Slowly but surely, one of Chicago’s slightly offbeat landmarks is being covered up. The Homage to the Chicago School of Architecture, an epic multi-faced mural by Richard Haas, is disappearing behind a new tower development in Chicago’s Old Town.
The mural adorns a 1929 apartment building, formerly named the LaSalle Towers Hotel. The building was remodeled in the 1980s by Weese Seegers Hickey Weese, who advocated for the mural. The buildings north, south, and western faces were left nearly blank when it was originally built. Some speculate that it was expected that other tall buildings would quickly rise up around it, leaving no need to give the faces an aesthetic finish. It has taken 70 years but that prediction is finally coming true at the cost of an unexpected icon.
The mural is dedicated to the Chicago School of architecture and depicts many of the signatures of late 19th century Chicago. Each face employs a trompe-l’œil technique often used by Haas. The east face of the building depicts rows of Burnham style bay windows and Chicago-style bases and cornices. The north face shows a faux reflection of Adolph Loos’s submission to the Tribune tower competition, a Doric column shaped tower. The south face recreates Louis Sullivan’s golden arch from the 1893 World’s Columbian Exposition Transportation Building and the circular window form Sullivan’s Grinnell, Iowa, Merchants’ National Bank. The busts of Louis Sullivan, Danial Burnham, John Wellborn Root, and Frank Lloyd Wright are painted near the base, below the arch.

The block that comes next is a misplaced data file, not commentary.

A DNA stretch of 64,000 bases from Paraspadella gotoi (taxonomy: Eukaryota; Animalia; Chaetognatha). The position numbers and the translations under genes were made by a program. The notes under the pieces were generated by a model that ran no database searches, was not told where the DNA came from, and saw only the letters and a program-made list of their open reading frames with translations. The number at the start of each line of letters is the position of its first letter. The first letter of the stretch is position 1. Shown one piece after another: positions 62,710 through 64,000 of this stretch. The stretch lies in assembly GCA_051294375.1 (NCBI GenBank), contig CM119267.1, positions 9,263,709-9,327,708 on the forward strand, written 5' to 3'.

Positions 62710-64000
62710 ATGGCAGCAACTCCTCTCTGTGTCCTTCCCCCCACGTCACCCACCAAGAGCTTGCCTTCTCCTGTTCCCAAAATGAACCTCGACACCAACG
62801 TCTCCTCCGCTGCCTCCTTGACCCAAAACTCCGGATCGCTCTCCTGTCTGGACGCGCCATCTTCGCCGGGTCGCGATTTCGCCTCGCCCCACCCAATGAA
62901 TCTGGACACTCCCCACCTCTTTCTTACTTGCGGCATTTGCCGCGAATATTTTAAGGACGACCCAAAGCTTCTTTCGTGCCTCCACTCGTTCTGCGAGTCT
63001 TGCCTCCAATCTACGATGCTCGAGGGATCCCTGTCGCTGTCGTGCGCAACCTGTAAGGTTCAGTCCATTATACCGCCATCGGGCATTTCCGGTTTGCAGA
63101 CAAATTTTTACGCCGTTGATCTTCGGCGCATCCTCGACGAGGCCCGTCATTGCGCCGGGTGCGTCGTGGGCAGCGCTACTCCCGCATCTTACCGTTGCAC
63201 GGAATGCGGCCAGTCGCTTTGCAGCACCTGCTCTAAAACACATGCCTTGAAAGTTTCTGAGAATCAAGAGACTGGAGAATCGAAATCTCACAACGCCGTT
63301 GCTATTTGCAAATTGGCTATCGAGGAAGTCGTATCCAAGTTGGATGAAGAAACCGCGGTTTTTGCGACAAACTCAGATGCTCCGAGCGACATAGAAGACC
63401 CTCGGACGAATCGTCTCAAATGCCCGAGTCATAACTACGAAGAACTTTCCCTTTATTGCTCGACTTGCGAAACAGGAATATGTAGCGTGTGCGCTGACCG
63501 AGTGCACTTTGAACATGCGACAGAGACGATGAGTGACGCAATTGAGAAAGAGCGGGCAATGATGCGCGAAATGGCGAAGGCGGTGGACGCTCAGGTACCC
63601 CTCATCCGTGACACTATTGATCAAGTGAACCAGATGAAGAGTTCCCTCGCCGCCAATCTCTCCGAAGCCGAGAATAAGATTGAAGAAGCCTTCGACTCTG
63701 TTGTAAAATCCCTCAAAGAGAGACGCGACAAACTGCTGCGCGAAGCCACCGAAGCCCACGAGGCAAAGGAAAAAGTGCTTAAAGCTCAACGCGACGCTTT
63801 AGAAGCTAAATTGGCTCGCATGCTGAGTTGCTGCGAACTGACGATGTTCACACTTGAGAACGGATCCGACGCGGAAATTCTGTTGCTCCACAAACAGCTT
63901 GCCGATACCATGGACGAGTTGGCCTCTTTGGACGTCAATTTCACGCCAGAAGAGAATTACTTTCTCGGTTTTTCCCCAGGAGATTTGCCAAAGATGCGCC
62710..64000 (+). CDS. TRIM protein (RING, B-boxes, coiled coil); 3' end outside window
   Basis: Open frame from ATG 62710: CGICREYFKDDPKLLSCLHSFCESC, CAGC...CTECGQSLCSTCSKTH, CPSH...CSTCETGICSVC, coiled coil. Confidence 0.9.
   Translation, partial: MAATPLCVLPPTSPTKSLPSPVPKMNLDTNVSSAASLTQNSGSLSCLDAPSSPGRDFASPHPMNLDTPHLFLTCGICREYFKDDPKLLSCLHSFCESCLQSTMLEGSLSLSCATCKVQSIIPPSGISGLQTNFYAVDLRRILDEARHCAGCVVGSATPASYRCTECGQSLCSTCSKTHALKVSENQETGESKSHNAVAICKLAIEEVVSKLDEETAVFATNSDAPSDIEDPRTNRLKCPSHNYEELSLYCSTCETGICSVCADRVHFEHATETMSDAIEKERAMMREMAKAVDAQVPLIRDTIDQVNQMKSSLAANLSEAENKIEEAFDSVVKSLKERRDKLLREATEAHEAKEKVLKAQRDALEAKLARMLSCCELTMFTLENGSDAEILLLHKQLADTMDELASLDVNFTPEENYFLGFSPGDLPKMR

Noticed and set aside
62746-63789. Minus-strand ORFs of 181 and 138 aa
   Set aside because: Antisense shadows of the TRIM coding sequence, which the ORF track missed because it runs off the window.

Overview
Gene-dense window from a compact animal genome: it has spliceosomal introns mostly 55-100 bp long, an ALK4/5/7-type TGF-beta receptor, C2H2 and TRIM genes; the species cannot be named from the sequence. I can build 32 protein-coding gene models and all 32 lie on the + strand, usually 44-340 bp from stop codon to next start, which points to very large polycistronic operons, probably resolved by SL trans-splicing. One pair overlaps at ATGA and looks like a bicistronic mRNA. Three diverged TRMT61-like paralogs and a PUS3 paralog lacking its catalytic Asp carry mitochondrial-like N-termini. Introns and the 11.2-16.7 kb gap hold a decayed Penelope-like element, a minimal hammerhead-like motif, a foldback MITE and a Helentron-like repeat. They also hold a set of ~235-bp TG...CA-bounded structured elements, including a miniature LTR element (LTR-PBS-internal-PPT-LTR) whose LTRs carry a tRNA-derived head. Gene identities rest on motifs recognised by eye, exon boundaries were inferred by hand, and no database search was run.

The new residential tower rising around the mural, The Sinclair, was designed by Chicago-based Solomon Cordwell Buenz. The 420-foot-tall Sinclair will be 35 stories with 390 units. Thirty-nine of the units will be reserved for affordable housing. The base will include 55,000 square feet retail space. This includes a grocery store (which once stood on the site), with a green roof.
Though it was only a matter of time before the surface lots surrounding the Haas mural would be built up, the drive down LaSalle Blvd. won’t be the same without the defining art piece. The north face of the building will remain uncovered, leaving Loos’s tower visible to southbound traffic.
A construction site cam shows the new tower rising and the mural disappearing behind.